By Melissa Walsh Photos Yanni
From the time in the 5th century BC when the nude male body in Greek sculpture was used for portrayals of ideal heroes, life modelling has been a traditional form of art. However, while life drawing is still accepted as an integral facet of modern day art, there is still a certain misunderstanding of these nude models. Peninsula Essence talks to male life model, John, to delve into the truth behind this naked ambition, and find out what it is really like to take your clothes off in front of a group of people.
“I actually became a life model to supplement my income as an actor,” said John, who regularly poses at Oak Hill Gallery in Mornington. “I have been an actor for years but the work is very sporadic so I realised I needed to find another source of income. While I do voice-over work, short films and commercials, as well as being a marriage celebrant, there is still not enough to live on in the Australian industry.”
For the 50 year old, life modelling was actually inspired by a film role he played.
“I had to do my first nude scene and was rather nervous about it but it turned out to be easier than I anticipated. It was a very tasteful film and gave me the inspiration to try life modelling,” said John. “I then went along to a life modelling training workshop where they taught how to pose and feel comfortable with your clothes off. It was very nerve wracking at first standing in a room with mostly naked people but you got used to it and then it was about learning.”
Being part of the Life Model Society workshop, John found that he was able to pick up the various poses needed and says the feedback from the other models and artists was invaluable.
“It was one of the best things you can do when starting out in the profession. Then if they think you are good enough, you become a member of the Life Model Society and are recommended for jobs around Victoria.”
While the demand for male life models is slightly less than for females, John still managed to start getting work after his life modelling workshop.
“I was very fortunate that the work built up quite quickly and within six months I had up to 10 sessions a week booked. Still to this day, I would say it comprises around 50 per cent of my income,” said John who has no qualms about what he does.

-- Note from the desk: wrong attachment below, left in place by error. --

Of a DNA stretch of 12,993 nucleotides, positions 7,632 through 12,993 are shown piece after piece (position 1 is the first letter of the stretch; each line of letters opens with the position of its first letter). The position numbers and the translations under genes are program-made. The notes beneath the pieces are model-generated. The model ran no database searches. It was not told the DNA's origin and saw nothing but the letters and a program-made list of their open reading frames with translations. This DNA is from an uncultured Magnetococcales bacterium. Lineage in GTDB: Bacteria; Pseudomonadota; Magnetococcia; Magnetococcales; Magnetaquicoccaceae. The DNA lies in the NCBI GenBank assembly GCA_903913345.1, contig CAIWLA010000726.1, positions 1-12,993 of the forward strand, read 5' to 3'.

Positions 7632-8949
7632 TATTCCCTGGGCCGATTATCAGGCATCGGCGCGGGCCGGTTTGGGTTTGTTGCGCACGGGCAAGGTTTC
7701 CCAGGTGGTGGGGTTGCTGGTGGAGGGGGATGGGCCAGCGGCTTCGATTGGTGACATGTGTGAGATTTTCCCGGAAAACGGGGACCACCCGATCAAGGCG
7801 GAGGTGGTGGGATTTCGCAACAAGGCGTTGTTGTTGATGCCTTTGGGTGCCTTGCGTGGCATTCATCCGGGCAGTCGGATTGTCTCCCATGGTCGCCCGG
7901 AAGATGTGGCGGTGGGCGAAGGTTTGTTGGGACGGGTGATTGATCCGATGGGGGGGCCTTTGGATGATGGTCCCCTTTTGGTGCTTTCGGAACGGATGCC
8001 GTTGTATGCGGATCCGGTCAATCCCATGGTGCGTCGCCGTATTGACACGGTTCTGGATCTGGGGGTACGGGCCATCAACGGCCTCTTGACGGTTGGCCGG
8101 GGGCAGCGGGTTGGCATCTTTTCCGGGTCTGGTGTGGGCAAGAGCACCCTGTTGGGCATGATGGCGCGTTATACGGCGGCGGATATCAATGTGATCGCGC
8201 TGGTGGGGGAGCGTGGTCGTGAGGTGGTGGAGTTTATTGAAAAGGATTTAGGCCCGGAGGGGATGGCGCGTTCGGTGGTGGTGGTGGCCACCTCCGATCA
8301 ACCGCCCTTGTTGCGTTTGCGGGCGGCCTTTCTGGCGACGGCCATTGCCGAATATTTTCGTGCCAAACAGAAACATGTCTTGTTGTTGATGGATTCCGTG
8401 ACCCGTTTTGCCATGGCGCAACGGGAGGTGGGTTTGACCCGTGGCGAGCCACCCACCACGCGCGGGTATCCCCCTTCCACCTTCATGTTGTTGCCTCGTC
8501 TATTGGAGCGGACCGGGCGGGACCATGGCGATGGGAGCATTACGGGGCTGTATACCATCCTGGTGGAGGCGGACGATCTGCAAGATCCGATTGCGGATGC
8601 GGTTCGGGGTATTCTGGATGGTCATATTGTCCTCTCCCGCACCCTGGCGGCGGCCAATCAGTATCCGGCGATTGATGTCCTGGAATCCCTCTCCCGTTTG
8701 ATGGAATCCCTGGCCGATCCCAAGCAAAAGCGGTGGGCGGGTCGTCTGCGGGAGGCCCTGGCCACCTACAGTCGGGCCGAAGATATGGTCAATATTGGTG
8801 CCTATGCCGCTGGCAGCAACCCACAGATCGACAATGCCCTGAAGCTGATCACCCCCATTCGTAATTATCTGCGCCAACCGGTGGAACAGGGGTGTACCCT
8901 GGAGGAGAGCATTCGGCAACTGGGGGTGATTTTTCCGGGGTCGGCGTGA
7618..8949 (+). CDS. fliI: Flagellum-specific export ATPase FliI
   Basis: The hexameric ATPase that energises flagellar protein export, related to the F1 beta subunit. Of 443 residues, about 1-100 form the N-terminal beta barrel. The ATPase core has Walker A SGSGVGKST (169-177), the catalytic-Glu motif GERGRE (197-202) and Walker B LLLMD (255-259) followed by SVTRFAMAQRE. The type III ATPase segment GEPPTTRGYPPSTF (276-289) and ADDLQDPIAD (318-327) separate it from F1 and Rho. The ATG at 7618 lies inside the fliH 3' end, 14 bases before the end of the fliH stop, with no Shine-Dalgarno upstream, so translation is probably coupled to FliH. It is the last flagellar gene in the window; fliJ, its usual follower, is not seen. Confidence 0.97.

“I know there is still a slight stigma attached to it which is why I am discreet about whom I share this part of my working life with, but I really do enjoy this aspect, and the artists are always so grateful and respectful. It is a wonderful environment to be in with creative people and some of their work is outstanding,” he said.
Reminiscing about the first time he modelled for a life class, John says he was incredibly nervous.
“I remember it vividly. It was at the Princess Hill Community Centre in Carlton with a group of very experienced artists. A summer salon was run by the life model society, and the date was January 17,” said John. “You have a robe and then you disrobe to get into a pose. The life model society is very careful with the guidelines and you must have a break for five minutes after every 20 minute pose. It was a bit scary and there was one particular artist who got upset with me for an arm change after coming back to a pose but he then figured it was my first time.”
John says the hours a job usually lasts vary from two to three hour sittings to four day workshops.
“The usual for a group of artists will be around three hours but there was one job I did that went for four days. It was a clothed portraiture workshop for Archibald artists where I had to sit in the one position for six hours, four days in a row. By the time I got to Thursday I was exhausted,” he said with a laugh. “The great thing was they also gave me my portrait to keep and I treasure it to this day.”
Far from the provocative sexual impression that the wider community have about nude modelling, John says it is nothing but professional.
“One of the big misconceptions is that you are a sexual object for the artists but this could not be further from the truth. I have never encountered that at all. There are strict guidelines to ensure the models feel comfortable, with no phones or photography allowed,” he said. “It is neither sexual nor kinky but an ancient form of art and an important part of humanity. After all, there is nothing more human than the body. The human figure is all about shapes and it is these different shapes that challenge artists. Human beings are made in all shapes and sizes. As I have muscle definition, I think most artists or schools employ me for that feature and I make sure I offer a good variety of poses to inspire as well.”
While John is very open about his life modelling to friends and family, he is more discreet when it comes to the wedding side of his career.
“As a marriage celebrant I am more discreet about this part of my work as I don’t want the brides to think I am a stripper although I do take my clothed off,” he said with a laugh. “But there is nothing sexual or provocative about it. It’s another reason I don’t do hen’s nights. Imagine how embarrassing it would be if one of the hens was a bride of mine.”
As for his family, John says they are all very comfortable with his work as a life model.
“They are used to me heading out the door to go to a job, whether it is a role I am playing for a show, a wedding or a life modelling gig,” he said. “When I go out the door they are not sure whether I will be performing my dinner suit to my birthday suit.”